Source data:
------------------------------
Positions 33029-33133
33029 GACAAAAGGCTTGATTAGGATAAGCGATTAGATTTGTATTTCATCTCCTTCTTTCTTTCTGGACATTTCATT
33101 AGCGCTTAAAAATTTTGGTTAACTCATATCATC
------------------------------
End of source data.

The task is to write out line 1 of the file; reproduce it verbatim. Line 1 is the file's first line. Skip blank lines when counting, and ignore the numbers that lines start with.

Positions 33029-33133